These make up the core of the core-shell nanoparticle colloids, and they are what physically scatter the light in Manoharan’s photonic pigments. The polystyrene nanoparticles are surrounded by a shell of poly(N-isopropylacrylamide-co-acrylic acid) or poly(NiPAm-AAc). This shell is transparent, so light can pass through it. It is also soft and can squish as the core-shell particles pack together. Modifying the distance between the polystyrene cores, by varying the shell thickness, makes them reflect different wavelengths of light, thereby producing different colors. Jin-Gyu Park, a postdoc in the Manoharan lab, and Shin-Hyun Kim, currently a professor at Korea Advanced Institute of Science & Technology, came up with a way to use microfluidics to encapsulate an aqueous suspension of the core-shell nanoparticles within an ultraviolet-curable monomer, ethoxylated trimethylolpropane triacrylate.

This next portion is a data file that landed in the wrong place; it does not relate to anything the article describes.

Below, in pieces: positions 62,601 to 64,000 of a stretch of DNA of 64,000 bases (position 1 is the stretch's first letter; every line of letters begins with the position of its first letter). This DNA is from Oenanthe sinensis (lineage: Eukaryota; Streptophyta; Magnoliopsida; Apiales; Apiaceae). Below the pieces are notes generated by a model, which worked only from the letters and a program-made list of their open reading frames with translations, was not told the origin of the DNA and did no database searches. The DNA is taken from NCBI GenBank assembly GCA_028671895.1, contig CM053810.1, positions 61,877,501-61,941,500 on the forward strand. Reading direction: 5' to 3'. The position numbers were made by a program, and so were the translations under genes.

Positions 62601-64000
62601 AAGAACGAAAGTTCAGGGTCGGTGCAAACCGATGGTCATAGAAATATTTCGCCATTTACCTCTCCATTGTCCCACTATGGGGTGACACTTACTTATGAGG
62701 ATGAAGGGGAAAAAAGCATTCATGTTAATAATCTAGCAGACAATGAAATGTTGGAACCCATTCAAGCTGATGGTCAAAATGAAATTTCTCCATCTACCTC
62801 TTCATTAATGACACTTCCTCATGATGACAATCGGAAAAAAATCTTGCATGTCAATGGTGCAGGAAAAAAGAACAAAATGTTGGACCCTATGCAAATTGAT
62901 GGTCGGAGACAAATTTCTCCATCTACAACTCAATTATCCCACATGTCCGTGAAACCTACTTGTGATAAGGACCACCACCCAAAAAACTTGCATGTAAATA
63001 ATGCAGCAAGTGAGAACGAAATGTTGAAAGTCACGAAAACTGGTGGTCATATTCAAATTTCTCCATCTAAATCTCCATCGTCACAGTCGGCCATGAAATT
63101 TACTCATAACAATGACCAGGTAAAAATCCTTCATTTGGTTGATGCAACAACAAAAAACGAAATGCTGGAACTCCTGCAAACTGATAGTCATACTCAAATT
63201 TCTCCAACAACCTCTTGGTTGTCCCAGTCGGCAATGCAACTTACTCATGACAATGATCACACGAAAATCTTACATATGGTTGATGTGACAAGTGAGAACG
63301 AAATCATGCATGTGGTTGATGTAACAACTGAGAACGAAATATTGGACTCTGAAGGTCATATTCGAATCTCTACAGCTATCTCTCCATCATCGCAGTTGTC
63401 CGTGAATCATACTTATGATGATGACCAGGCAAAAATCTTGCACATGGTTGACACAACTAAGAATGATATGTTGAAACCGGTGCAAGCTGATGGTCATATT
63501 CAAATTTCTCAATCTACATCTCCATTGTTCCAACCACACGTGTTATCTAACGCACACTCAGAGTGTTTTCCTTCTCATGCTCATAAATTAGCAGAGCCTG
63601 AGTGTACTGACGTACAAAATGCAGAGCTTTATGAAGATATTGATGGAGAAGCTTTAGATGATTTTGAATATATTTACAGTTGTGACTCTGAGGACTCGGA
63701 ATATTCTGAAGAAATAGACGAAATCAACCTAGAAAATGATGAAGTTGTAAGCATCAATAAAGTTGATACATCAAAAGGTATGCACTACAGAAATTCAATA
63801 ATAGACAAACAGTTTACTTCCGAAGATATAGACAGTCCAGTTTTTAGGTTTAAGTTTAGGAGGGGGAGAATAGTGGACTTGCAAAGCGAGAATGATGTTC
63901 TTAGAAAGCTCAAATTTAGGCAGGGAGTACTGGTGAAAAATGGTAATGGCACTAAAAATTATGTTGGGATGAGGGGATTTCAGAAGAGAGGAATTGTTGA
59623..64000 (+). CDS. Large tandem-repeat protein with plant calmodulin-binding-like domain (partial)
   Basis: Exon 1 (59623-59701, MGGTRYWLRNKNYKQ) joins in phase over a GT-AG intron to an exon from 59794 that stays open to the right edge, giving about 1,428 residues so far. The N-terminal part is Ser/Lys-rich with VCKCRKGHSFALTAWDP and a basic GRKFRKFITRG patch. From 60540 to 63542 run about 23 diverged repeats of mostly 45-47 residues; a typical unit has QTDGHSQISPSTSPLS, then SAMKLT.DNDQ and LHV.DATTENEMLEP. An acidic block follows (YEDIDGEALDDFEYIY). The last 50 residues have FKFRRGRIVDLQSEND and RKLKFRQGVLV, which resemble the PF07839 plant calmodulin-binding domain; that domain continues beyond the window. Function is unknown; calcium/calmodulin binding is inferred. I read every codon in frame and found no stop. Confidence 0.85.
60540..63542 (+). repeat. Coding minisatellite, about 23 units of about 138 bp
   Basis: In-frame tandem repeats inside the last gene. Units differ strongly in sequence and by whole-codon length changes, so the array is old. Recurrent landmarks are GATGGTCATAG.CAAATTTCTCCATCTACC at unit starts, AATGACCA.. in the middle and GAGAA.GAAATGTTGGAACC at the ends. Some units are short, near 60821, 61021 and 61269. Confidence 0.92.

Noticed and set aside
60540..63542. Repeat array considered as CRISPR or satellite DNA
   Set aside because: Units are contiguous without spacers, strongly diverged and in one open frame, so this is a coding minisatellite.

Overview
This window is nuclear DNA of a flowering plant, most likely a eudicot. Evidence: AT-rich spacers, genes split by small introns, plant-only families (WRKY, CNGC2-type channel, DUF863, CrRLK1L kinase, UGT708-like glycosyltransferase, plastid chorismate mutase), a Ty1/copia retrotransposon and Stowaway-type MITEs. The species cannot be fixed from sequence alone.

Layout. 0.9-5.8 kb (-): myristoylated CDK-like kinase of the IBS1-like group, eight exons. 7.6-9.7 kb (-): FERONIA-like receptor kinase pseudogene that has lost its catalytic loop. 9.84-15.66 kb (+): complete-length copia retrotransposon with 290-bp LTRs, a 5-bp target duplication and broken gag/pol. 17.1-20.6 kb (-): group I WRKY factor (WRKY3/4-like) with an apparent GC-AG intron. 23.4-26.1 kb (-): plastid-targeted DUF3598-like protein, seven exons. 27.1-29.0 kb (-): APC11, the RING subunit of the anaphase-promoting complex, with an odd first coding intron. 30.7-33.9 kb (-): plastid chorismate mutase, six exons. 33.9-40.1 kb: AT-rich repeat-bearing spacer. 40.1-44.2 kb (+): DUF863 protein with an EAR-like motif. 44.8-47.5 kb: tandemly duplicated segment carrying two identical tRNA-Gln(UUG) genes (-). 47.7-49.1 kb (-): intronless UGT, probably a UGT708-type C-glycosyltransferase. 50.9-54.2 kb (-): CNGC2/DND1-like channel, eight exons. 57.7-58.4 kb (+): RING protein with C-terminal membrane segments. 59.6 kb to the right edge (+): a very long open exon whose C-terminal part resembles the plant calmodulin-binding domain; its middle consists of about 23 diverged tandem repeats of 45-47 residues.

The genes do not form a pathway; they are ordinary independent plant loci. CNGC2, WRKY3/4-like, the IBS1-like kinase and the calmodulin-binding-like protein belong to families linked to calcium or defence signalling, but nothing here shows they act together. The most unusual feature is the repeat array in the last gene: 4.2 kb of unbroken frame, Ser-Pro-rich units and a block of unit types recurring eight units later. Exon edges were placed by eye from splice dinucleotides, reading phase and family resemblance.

by Bethany Halford |
April 28, 2014